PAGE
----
e) Exception Reports: these reports, different from alerts, draw the attention of operating personnel and managers especially to deviations from the established operating norms. It is easy to envisage exception reports in every aspect of operations. Example: A report recommending replenishment of specific stock items.
And some of them are not directly related to the operations. For instance, exception reporting is very effective in spotlighting data validation and integrity errors for subsequent data correction. Security aspects like attempted security breaches are usually reported as exceptions.
The above taxonomy of reports is sufficient for the purpose of discussion here even if it is not all-inclusive. The report types are not mutually exclusive. A report on ageing of customer’s pending bill payments could be first considered as an exception report in as far as it is highlighting abnormal situation for follow-up. It may also qualify as a Summary Report. The function overrides the form.
Reports usually push for some organizational responses. Transaction and Summary Reports focus on performance of one or more entities and their interplay and provide the basis for some broad-based follow-up actions. Exception Reports provoke pointed actions to handle specific deviations. Dump Reports do not trigger any immediate response.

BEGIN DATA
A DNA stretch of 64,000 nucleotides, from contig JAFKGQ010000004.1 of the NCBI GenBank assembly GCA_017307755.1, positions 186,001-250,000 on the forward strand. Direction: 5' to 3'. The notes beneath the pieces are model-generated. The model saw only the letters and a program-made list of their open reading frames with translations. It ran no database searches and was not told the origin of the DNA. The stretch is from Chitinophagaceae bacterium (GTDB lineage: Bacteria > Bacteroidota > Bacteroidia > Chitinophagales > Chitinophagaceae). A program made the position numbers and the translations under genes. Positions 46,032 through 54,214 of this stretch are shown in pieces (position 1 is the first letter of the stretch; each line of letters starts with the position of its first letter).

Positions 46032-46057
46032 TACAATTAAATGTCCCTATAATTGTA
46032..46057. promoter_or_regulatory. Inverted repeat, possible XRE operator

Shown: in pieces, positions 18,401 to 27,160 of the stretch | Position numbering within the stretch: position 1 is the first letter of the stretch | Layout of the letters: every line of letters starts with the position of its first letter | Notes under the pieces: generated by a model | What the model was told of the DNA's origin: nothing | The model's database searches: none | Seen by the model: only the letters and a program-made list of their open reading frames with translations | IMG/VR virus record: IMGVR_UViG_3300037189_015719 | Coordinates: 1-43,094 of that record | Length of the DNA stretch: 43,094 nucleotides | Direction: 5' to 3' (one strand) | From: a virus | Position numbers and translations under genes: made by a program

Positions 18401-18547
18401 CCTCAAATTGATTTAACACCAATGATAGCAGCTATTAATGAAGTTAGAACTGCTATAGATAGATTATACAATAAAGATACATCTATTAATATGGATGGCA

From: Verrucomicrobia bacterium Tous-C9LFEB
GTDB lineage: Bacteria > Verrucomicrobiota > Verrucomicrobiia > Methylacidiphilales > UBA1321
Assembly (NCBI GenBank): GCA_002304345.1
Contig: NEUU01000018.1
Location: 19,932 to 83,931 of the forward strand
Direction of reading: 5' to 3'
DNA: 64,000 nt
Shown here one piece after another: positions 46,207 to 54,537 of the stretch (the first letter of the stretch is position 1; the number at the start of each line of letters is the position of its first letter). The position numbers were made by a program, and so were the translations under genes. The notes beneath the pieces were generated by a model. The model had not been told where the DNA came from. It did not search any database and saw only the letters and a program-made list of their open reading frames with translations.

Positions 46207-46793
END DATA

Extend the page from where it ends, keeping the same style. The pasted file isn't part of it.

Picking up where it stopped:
With this background, we are ready to go back to the ‘disease’ and the common-sense remedy we talked about earlier.
At this point, it is more interesting to look at reports or views, taken as a whole or individually, in an enlarged perspective of how aligned they are to the business and not merely for the purposes of curbing the excesses. The impact of closely aligning the outputs to the needs of the business would be positively beneficial, given that the organization depends mainly on these reports and views for life-signs and to manage its head to tail.
As mentioned at the outset, surprisingly, from a software engineering (or is it information engineering?) perspective, this important piece of an organization’s information systems has not been subject to much design rigor, formal or otherwise to optimally arrange for business alignment.
Will set off on this un-rutted path in a soon-to-be blog.